weeks on the pop charts. Original Golden Hits, Volume One (SUN—100) In 1969 Sam Phillips sold his entire inventory of Sun masters to Shelby Singleton. Singleton, in turn, created a Sun International label and began reissuing the original Sun material. It had long been thought that Phillips had not actually released all the masters Cash cut during his Sun days and Singleton's reissues revealed that to be true. Not only did Singleton release unissued material but he also, either purposely or inadvertently, released a large number of alternate takes of previously released songs. These reissues, coming during Cash's current popularity with the Folsom and San Quentin albums, brought to a new generation of country music listeners the original Sun sound of Johnny Cash. Original Golden Hits, Volume Two (SUN—101) Story Songs of Trains and Rivers (SUN—104) Get Rhythm (SUN—105) Showtime (SUN—106) 1970 Thanks, in part, to the Sun International reissues, Cash ended 1969 with nine albums on the Billboard pop charts and started 1970 with no less than eight albums on the country charts. Hello, I'm Johnny Cash (CBS/KCS—9943) This album includes, in addition to fine music, the best

set of liner notes ever appearing on any Cash album to date. They were written by the producer of the album, Bob Johnston. The Singing Story Teller (SUN—115) This Sun International album includes the previously unissued "I Couldn't Keep from Crying." The Johnny Cash Show (CBS/KC—30100) This "live" album is a combination of material from several of the Johnny Cash television shows that aired during 1969-70 on ABC TV. The Rough Cut King of Country Music (SUN—122) Included in this Sun International release are three songs previously unissued: "Cold, Cold Heart," "You're My Baby," and "Fools Hall of Fame." I Walk the Line (CBS/S—30397) The soundtrack album of the motion picture of the same name, starring Gregory Peck and Tuesday Weld. Little Fauss and Big Halsy (CBS/S—30385) Another soundtrack album release of a motion picture, this one starring Robert Redford. 1971 Man In Black (CBS/C—30550) This album release entered the Billboard charts in June 1971, remained for twenty-nine weeks, and stayed at number 1 for two weeks.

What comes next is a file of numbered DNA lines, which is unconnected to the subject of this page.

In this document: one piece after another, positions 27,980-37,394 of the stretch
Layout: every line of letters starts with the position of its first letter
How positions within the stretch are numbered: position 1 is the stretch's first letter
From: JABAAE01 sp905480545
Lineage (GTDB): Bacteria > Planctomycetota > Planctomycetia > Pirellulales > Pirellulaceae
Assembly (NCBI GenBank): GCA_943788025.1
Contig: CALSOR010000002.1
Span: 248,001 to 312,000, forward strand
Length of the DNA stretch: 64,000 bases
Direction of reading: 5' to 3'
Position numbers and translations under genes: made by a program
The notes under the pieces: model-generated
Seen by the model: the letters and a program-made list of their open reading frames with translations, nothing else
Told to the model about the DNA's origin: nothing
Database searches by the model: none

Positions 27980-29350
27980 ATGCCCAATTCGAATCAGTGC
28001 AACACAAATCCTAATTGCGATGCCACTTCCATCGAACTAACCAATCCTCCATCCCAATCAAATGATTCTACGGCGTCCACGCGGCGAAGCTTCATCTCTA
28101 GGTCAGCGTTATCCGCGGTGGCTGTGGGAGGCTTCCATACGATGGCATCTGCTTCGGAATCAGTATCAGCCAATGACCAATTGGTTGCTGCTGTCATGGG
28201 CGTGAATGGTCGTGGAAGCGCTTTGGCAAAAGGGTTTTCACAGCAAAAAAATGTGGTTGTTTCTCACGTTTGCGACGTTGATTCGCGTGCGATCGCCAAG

1972 A Thing Called Love (CBS/KC—31332) America (CBS/KC—31645) Some of the material included in this album had originally been intended only for the crew of the Apollo 14 space flight. For whatever reason, it was not used for that flight but instead was included in this release. This album, again, is a Cash concept album as only he can do it. Each song is preceded by a narrative adding background. This album includes the song "Big Foot," which was written by Cash as he drove through the Badlands of South Dakota immediately following a tour of the Wounded Knee Battlefield in December 1968. 1973 Any Old Wind That Blows (CBS/KC—32091) Gospel Road (CBS/KG—32253) A two-record set of the soundtrack to the motion picture Cash produced and narrated depicting the life of Jesus. Johnny Cash and His Woman (CBS/KC—32443) 1974 Ragged Old Flag (CBS/KC—32917) The title song for this album was recorded live at the House of Cash complex on January 28, 1974, at a luncheon for CBS Records. It was reissued as a single in 1989 as a result of the Supreme Court's flag-burning ruling. The Junkie and Juicehead (Minus Me) (CBS/KC—33086)

This album includes Rosanne Cash, Carlene Carter, and a Cash duet with Rosie Nix. Carlene and Rosie are June's daughters and Rosanne is John's daughter. At Ostraker Prison (CBS—65308) Yet another live prison album, recorded in Stockholm, Sweden, on October 3,1972., and only released by CBS in Europe in December 1974. The concert was also filmed 1975 Children's Album (CBS/C—32898) Unfortunately, Cash's only children's album to date. Precious Moments (CBS/C—33087) This album of religious music was dedicated to Cash's brother, Jack, who died at the age of fourteen. John R. Cash (CBS/KC—33370) Look at Them Beans (CBS/KC—33814) 1976 Strawberry Cake (CBS/KC—34088) This live release is a compilation of two shows done at the Palladium Theater in London, in September 1975. During one of the performances the theater had to be evacuated because of a bomb threat. One Piece at a Time (CBS/KC—34193) The title song from this album, when released as a single, spent fifteen weeks on the charts, reaching number 1 for two weeks in a row.